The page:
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|Apr-18-05|| ||tacticalmonster: I agree with dac1900. I think every move loses with black to move. If the king move, Rc7+ lose the bishop. a4 is responded with a3. Bishop has no good square to move. That only leaves the R on g8. However, the R moves also loses. The rook can only move around 8th rank. But once the rook leave the g- file, the king will invade the king side and attack the bishop and help support the pawn.
Black bishop is quite vulnerable as it does not have too many good square to travel around While white knight will stay where it is to blockade everything. After the white king infiltrate, black position collapses.
A strategic masterpiece by white. |
|Apr-18-05|| ||The beginner: Nice win by Yassar.
The position after the exchange of Queens.
19 Qd4 ..Qxd4
20 hxd4 .. e4
Dosent look to good for white from my point of view. Black's double threat Bxa1, or exd3, with the posibel new threat e2 threatening the other rook, or taking the bishop, undoubling the pawns, if white try to move his rook into safety.
I think i woulda played something different, in a situation like this. So i tryed to play it out against fritz8, just to see what happens :)
21 f6 Blocking the threat, and threatening blacks bishop the idea is to come out even material, black take my bishop, and i take his.
21 f6 ..exd3
22 fxg7 ..Rfe8
To bad is that after this, black has undoubled his pawns and after he put a rook behind the d pawn white will get a hard time to stop them.
Or how about, 21 Nxb6. I meet the threat by winning a pawn, and forking blacks rook, and bishop.
21 Nxb6 ..exd3
22 Nxa8 ..Rxa8
23 Rab1 ..d2
24 Rfd1 ..Re8
White is lost, he cant stop the pawns now, or he must lose a rook and play the endgame 1 rook vs rook + 2 bishops.
Anyway After Yassar plays Be2 the game is almost draw acording to Fritz. The losing move seems to be Blacks 32 ..f5.
|Apr-18-05|| ||necrosis: I think the main problem for black in the final position is that his bishop is lost - white threatens Bb6+ followed by Rc7+, and he still maintains protection over the b pawn after taking the bishop on a7. |
|Apr-18-05|| ||Marvol: <necrosis: I think the main problem for black in the final position is that his bishop is lost - white threatens Bb6+ followed by Rc7+, and he still maintains protection over the b pawn after taking the bishop on a7. >|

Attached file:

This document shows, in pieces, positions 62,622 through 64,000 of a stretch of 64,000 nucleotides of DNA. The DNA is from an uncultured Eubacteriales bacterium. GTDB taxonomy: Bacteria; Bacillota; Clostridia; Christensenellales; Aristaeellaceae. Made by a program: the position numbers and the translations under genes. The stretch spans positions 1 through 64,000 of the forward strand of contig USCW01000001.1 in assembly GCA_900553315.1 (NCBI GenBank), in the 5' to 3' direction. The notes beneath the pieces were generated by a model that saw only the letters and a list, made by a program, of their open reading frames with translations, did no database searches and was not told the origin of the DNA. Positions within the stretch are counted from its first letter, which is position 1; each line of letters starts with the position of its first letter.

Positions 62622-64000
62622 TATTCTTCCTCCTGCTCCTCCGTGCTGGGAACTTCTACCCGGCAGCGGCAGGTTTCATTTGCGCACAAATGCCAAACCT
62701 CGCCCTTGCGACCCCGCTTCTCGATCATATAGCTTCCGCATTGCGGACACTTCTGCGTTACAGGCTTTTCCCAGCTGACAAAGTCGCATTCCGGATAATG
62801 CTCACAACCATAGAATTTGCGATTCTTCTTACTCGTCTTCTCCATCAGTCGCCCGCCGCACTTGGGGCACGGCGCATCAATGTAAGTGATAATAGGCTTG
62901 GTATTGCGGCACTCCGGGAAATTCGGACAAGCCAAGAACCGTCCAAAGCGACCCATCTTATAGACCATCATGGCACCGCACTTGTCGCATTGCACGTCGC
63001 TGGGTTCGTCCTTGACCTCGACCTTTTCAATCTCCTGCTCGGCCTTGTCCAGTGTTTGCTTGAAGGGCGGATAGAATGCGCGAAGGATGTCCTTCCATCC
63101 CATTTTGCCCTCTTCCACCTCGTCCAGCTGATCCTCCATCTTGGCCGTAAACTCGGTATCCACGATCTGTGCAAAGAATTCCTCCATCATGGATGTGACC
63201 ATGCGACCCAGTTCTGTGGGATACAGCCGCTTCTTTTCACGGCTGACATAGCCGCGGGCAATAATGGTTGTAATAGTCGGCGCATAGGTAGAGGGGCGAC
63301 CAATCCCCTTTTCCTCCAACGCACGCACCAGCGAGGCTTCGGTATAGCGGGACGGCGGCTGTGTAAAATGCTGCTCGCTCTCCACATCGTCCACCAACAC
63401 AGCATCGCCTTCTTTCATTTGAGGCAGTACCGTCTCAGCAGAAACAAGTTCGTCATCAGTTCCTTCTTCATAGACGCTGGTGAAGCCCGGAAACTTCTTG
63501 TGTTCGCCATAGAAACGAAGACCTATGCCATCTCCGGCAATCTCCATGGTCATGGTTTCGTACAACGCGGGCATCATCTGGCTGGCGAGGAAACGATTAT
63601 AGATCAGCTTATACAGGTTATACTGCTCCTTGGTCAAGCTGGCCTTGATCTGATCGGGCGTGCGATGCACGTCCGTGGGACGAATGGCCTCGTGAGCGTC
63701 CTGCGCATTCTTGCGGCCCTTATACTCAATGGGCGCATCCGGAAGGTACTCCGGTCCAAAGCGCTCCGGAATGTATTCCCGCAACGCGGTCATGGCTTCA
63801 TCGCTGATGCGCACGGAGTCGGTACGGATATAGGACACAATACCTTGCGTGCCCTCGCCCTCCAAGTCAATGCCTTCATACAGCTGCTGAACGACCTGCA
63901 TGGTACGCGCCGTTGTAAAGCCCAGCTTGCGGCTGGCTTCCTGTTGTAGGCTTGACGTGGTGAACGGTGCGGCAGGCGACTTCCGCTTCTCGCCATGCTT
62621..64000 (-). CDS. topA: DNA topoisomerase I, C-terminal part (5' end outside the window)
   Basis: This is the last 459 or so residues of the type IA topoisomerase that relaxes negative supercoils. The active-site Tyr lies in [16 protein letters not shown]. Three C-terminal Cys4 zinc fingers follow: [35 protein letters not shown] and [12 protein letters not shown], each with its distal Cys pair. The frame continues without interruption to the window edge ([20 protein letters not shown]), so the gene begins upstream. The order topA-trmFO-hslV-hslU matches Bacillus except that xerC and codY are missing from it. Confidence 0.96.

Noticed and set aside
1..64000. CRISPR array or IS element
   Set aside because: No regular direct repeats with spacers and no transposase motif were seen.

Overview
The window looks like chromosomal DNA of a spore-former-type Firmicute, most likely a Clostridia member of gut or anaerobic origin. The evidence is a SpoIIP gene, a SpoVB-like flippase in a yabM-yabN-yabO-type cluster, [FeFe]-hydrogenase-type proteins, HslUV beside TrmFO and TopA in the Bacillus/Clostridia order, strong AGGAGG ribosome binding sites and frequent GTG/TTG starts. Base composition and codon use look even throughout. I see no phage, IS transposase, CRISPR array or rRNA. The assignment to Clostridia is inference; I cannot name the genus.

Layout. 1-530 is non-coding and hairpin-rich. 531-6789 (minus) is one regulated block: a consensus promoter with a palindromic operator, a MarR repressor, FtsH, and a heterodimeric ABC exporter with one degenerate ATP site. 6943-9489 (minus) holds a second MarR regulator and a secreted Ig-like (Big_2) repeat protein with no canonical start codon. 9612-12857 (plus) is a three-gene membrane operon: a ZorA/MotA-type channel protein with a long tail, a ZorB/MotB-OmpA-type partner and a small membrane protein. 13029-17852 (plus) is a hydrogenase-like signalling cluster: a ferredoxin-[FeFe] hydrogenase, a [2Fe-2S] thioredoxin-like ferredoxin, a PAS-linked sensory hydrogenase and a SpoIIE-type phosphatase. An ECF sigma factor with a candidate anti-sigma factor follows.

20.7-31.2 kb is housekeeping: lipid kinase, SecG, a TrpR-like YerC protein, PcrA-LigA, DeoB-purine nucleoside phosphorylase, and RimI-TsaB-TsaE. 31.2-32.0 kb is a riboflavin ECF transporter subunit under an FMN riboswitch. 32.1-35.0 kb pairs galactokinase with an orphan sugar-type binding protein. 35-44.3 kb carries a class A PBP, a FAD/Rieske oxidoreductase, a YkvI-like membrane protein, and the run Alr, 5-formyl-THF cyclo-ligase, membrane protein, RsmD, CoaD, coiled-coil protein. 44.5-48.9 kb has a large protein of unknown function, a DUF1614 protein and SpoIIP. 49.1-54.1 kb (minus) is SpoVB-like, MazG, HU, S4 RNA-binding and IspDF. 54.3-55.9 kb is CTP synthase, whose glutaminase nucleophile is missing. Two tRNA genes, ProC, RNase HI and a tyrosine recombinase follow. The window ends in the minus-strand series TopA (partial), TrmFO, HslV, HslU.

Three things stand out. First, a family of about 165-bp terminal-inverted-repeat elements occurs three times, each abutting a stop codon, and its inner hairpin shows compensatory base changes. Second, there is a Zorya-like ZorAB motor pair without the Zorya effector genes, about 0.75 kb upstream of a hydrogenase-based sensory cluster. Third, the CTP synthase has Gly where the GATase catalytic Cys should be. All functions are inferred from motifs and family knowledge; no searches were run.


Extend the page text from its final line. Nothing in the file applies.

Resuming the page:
You are right, white also has a threat if black forfeits his move. So, this position is not a Zugzwang, because in Zugzwang it is the moving that makes the position lost.
|Apr-18-05|| ||Hoozits: Was 19. Qg4 a blunder? |
|Apr-18-05|| ||Mislav: Wow, very deep game! |
|Apr-18-05|| ||kevin86: It looks like a massive exchange in the offing at c8=The result would leave white's advanced king side pawns to queen-eg.|
42...♖(g)xc8 43 bxc8(♕)+ ♖xc8 44 ♗xc8+ ♔xc8 45 f6 ♗g8 46 h6 and queens
I believe Yaz hit .321 with 44 HR and 126 RBI in 1967-just one year after Frank Robinson hit a triple crown for the World Champion Orioles in 1966. It has not been done since.
Ted Williams did it twice,just missing by a fraction of a percentage point of a third;Rogers Hornsby also did it twice,hitting over .400 in each
|Apr-18-05|| ||kevin86: correction for Yaz:.326 and 121 RBI,the 44HR tied Harmon Killebrew. |
|Apr-18-05|| ||JohnBoy: <Hoozits> - I don't think that 19.Qg4 was a blunder. Looks like a VERY well considered x-sac. That white can free up the q-side while blockading the black pawns on white squares is deep. Once the white king is at f4, it looks as if all of the winning chances belong to white.|
This is an excellent choice for game of the day.
|Apr-18-05|| ||Madman99X: On the surface, it seems like black blunders with 32... f5?|
Chessmaster 9000 suggests Rc8, but after about 20 moves worth of blood, sweat and tears, white just has too many openings. One possible line might be:
33. Bc2 Rf8
34. c5 dxc5
35. d6 Rd8
36. Rd1 Rd7
37. Nc4 Re6
38. a4 e3
39. Bxh7 e2
40. Re1 Kxh7
41. Kf3 Rg7
42. Rxe2 Rxe2